Canelo may be older and slower – but the King shows why he is not finished yet

Jaime Munguia was younger, bigger and unbeaten when he faced his compatriot - but Canelo is smarter than he has ever been and the search for his decline will inevitably go on a little longer

Steve Bunce
Sunday 05 May 2024 13:09 BST
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Saul “Canelo” Alvarez still has a few good, hard and memorable fights left. On Saturday night in Las Vegas, boxing’s number one attraction won for the 61st time when he beat Jaime Munguia to retain his four world super-middleweight titles. The belts, the capacity crowd inside the T-Mobile, the money are just the latest numbers now in the Canelo story.

The simple facts are not enough; Canelo, as he is normally known, has the most impressive record in boxing and against Munguia, who was younger, bigger and unbeaten in 43 fights, he slowly took control of the fight. Canelo was smart, careful with his work and in round four, dropped Munguia when an opening appeared. Munguia had never been dropped before in his career; the perfect right uppercut and short left hook would have dropped a big mule.

Munguia was always in the fight, but he was never winning it after the third round. He was big enough to force Canelo back, landing with heavy jabs and dropping his right hand in during those early rounds. The problem for all Canelo opponents is that the Mexican idol has both a great chin and the ability to measure all your work. The knockdown in the fourth was the result of patience, timing and perfect measurement. The crowd loved it.

Canelo remained the undisputed super-middleweight champion in Las Vegas
Canelo remained the undisputed super-middleweight champion in Las Vegas (Getty Images)

Munguia knew that he had to force the fight in the last few rounds and in the ninth all three judges scored the round for him; Canelo simply increased his work in the 10th round. Canelo is a bit slower than he once was, he is a lot smarter than he has ever been, and the search for his decline will inevitably go on a little longer.

Munguia is six years younger and seemed a weight divsion heavier in the ring, and after 43 fights he can hardly be described as a novice. However, Canelo’s ringcraft and gifts are so huge that he makes very good men look average at times. Munguia looked bemused at times, never defeated, just a bit confused. In 2013, Canelo was just a kid when he was beaten for the first time by Floyd Mayweather; on the night, Mayweather simply knew too much and that was similar to Saturday’s fight. “Floyd taught me so much,” remembered Canelo when he was reminded of the similarities. The official scores against Munguia were 117-110, 116-111 and 115-112.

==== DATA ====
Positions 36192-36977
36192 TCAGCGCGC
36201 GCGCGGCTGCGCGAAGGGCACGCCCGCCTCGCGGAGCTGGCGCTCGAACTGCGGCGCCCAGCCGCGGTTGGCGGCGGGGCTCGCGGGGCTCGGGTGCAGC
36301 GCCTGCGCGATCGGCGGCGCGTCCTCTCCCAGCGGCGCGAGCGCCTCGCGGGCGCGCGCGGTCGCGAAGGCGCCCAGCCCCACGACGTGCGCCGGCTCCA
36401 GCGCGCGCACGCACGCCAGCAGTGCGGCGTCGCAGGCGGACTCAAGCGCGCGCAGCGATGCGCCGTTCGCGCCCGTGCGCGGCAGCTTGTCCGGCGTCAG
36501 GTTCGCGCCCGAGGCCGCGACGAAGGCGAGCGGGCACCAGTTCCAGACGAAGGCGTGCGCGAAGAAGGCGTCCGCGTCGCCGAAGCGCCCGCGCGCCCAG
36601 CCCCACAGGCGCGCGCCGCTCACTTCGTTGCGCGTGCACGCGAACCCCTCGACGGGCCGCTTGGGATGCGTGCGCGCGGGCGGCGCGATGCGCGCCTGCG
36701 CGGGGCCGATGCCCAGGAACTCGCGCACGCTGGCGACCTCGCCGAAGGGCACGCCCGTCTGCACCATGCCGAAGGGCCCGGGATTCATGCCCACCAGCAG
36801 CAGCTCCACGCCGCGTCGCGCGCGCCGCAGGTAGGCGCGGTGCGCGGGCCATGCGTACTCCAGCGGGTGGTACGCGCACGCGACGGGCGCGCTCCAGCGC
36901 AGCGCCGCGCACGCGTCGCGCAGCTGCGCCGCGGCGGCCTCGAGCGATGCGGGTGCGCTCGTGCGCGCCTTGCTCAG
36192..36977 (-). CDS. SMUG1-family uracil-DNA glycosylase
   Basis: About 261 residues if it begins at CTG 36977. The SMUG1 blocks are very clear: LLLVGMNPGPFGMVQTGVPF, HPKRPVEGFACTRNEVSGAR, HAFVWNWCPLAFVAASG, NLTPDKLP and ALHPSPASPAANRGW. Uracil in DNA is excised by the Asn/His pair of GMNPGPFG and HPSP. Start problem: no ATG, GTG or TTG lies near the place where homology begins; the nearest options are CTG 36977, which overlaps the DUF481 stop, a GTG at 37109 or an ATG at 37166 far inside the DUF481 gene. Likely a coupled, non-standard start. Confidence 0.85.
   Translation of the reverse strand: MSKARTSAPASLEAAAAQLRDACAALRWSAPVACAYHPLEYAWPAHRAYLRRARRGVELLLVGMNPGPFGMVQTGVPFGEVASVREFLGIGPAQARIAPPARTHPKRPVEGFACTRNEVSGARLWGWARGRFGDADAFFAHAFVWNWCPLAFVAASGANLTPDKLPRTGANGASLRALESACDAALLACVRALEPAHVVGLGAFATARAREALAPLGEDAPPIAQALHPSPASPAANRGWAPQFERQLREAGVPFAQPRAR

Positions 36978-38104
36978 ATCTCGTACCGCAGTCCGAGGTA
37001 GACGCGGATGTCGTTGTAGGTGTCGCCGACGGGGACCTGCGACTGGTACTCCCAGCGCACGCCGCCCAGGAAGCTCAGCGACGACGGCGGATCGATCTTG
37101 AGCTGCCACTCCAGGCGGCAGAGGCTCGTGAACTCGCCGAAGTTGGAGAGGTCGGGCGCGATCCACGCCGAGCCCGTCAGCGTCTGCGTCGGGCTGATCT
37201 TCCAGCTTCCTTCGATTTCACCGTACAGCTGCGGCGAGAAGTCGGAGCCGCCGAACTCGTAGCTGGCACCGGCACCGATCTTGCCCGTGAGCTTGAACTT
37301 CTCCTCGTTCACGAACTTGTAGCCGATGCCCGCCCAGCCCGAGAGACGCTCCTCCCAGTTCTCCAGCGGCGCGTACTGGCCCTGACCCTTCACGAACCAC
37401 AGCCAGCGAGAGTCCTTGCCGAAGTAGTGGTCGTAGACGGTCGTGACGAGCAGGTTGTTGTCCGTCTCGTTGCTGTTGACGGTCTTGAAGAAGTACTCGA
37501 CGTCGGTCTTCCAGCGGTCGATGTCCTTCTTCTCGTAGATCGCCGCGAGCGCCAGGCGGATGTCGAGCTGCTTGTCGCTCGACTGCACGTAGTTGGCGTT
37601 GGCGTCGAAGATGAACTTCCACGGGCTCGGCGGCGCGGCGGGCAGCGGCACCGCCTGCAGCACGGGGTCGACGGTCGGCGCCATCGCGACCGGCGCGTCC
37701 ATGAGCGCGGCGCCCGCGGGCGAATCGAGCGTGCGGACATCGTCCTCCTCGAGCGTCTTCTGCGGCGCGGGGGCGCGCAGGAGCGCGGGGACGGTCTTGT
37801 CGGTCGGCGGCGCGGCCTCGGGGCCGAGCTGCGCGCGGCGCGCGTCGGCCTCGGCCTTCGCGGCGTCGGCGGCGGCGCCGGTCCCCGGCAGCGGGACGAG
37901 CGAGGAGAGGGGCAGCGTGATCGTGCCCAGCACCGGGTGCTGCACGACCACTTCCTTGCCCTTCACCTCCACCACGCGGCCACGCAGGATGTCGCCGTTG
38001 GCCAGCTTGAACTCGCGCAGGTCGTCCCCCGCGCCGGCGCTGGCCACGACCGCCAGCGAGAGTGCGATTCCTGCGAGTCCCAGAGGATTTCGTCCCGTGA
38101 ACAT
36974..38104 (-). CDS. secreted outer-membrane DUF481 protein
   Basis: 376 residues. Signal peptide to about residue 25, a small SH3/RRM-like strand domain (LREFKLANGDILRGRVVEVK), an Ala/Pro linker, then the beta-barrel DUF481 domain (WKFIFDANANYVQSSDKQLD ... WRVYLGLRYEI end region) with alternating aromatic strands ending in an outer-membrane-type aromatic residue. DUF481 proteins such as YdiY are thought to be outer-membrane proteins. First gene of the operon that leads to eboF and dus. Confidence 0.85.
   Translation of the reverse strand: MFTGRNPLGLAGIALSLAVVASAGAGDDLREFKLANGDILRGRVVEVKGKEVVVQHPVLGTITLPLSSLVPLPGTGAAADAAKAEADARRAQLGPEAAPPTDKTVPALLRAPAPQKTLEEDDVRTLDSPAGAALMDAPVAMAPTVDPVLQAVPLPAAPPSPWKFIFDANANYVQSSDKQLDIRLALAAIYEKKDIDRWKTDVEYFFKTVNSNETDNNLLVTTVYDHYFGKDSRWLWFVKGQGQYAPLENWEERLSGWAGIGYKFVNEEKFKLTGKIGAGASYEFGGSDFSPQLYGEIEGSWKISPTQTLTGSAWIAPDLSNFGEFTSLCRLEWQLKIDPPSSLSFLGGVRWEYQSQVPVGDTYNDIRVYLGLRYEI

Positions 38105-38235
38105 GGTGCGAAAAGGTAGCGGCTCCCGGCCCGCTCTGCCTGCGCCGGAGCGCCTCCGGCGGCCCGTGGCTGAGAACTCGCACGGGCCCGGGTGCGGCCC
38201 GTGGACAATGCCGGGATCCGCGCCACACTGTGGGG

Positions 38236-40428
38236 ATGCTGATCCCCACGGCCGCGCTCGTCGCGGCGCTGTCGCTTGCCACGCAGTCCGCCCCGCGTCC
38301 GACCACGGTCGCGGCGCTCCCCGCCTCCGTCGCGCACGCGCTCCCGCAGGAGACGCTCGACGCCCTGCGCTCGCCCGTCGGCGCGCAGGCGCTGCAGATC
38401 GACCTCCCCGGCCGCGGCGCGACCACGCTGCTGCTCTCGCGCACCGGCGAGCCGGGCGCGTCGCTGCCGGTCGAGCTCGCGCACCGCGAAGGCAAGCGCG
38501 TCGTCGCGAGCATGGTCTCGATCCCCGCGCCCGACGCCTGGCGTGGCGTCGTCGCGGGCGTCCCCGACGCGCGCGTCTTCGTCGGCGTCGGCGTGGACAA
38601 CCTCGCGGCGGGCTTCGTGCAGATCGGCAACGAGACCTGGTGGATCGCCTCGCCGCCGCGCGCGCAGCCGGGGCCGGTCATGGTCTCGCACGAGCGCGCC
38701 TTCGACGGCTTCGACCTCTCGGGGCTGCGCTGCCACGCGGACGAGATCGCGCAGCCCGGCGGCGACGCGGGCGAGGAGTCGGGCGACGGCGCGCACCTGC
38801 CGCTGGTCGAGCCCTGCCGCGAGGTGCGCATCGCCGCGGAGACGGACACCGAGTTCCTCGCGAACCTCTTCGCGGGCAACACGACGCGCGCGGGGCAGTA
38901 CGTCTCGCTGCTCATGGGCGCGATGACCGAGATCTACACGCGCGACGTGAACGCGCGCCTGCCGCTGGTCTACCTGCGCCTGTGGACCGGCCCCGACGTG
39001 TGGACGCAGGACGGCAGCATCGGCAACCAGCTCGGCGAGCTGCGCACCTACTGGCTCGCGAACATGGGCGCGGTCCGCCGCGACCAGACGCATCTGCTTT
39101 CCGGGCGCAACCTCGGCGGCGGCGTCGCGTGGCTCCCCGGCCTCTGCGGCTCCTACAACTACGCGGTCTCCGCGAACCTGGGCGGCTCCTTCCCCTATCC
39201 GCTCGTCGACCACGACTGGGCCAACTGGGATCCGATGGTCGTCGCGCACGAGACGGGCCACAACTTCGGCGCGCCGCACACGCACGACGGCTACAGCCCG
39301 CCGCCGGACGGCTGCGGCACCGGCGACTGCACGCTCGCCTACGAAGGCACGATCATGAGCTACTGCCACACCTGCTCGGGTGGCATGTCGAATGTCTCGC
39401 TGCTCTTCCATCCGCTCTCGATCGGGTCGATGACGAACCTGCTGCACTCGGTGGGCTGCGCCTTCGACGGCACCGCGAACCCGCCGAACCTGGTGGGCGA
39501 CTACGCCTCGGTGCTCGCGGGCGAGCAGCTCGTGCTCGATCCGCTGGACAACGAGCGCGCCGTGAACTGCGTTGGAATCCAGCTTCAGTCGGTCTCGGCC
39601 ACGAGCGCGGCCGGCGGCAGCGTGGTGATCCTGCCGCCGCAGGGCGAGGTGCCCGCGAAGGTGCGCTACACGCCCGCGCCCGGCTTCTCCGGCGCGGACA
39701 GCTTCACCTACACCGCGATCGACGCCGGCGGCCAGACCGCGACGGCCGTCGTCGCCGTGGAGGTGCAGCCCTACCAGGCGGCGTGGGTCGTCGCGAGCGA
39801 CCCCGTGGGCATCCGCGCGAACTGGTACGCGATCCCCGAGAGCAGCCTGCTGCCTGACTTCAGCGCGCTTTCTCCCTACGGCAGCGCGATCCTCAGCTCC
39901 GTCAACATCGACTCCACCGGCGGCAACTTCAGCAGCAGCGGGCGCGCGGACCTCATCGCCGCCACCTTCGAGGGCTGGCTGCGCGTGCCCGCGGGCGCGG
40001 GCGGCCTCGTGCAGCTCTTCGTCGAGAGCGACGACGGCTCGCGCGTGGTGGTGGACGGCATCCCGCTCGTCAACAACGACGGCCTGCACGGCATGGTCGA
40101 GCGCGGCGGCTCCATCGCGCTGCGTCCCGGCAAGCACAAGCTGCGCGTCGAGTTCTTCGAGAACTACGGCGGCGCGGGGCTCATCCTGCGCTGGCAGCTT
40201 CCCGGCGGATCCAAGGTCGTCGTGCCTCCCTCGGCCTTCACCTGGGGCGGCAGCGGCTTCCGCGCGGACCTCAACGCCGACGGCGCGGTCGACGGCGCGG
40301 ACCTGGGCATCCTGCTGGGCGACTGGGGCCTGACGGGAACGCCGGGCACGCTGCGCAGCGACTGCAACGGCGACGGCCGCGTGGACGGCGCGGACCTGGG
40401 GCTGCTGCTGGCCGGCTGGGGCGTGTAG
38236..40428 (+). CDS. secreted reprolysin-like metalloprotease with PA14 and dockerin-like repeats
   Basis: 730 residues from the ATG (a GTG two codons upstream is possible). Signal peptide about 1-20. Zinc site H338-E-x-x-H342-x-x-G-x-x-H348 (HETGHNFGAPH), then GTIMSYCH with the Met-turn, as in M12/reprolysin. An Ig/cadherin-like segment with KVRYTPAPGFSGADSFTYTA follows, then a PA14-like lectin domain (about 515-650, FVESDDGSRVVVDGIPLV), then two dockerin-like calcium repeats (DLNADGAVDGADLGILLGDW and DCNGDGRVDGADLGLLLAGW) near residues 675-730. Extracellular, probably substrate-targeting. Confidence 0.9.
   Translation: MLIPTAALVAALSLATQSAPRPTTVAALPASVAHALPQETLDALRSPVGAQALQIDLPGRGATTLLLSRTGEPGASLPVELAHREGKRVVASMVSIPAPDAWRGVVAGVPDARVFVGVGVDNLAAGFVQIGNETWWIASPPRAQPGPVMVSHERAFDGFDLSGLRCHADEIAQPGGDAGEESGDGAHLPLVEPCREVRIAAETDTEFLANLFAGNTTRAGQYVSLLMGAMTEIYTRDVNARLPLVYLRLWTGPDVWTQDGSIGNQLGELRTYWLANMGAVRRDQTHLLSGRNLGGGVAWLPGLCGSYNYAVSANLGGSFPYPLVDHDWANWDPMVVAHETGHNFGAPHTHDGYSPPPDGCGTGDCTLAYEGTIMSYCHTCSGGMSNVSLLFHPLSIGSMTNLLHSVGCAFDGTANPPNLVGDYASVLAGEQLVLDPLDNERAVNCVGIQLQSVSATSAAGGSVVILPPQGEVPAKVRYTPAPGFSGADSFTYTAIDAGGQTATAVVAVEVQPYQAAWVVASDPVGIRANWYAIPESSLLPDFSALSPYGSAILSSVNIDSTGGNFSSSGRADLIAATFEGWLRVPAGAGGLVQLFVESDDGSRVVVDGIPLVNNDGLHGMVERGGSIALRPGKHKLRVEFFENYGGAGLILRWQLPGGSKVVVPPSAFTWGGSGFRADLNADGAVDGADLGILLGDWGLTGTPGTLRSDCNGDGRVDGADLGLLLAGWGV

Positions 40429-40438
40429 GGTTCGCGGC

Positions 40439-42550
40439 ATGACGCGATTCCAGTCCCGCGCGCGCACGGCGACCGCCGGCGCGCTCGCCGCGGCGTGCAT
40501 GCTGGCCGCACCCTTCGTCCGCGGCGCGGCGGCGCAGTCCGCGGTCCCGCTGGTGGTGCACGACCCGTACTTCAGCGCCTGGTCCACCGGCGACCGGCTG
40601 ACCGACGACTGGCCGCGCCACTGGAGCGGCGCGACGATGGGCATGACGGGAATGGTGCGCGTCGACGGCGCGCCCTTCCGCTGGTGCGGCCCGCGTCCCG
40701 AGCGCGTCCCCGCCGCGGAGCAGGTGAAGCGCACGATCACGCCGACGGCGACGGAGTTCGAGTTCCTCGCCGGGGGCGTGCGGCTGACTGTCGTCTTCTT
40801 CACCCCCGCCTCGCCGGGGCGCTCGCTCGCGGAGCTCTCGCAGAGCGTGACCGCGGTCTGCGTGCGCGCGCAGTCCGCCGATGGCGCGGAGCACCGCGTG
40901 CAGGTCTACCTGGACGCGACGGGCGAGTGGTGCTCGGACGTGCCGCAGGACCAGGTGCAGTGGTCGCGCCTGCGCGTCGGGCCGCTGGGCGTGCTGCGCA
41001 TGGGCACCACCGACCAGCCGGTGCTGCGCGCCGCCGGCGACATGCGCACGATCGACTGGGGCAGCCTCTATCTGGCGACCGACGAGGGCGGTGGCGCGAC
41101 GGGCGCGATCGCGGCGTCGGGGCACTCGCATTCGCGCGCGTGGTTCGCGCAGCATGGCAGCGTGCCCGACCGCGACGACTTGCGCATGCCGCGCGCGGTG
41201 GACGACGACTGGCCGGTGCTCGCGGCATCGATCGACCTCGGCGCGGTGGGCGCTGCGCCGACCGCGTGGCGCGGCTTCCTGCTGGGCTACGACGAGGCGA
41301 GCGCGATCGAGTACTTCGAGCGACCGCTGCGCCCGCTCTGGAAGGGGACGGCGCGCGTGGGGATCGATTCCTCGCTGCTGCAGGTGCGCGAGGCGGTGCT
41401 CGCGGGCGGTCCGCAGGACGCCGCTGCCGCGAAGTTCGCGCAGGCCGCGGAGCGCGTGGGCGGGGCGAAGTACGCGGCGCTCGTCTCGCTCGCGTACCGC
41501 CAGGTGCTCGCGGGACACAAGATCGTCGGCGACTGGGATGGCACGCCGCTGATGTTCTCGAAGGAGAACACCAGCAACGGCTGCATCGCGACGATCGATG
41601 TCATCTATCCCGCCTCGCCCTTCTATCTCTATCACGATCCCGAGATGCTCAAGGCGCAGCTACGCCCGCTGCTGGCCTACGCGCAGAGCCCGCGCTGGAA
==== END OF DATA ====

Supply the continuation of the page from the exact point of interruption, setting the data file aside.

“He will come again,” said Oscar De La Hoya, Munguia’s promoter and one-time promoter and friend of Canelo. At the final press conference in Las Vegas last week, Canelo and De La Hoya had to be separated. De La Hoya then initiated legal proceedings to stop Canelo repeating some of the financial claims he made about their relationship. It made for a lot of extra tension in the days and hours before the first bell; Canelo was full of praise for Munguia at the end, but there was no end to his feud with De La Hoya.

(Getty Images)

Now Canelo must look at his options and look carefully; he is 33, has fought 65 times and he turned professional in 2005. He must know that every boxer reaches a point when the defences are less effective, the punches lose their power, and the feet are attached to heavier legs. He has nothing left to prove in boxing, just a steady conveyor of young men desperate to topple the king.

The next man might just be a very dangerous one; David Benavidez has been chasing Canelo for a long time. He is unbeaten in 28 fights, tall, dangerous and available. “I will fight him, no problem,” said Canelo. “It will cost a lot of money.” The figure of $200m was mentioned. That figure could be available, Saudi Arabia could be the venue. King Canelo is not finished just yet.

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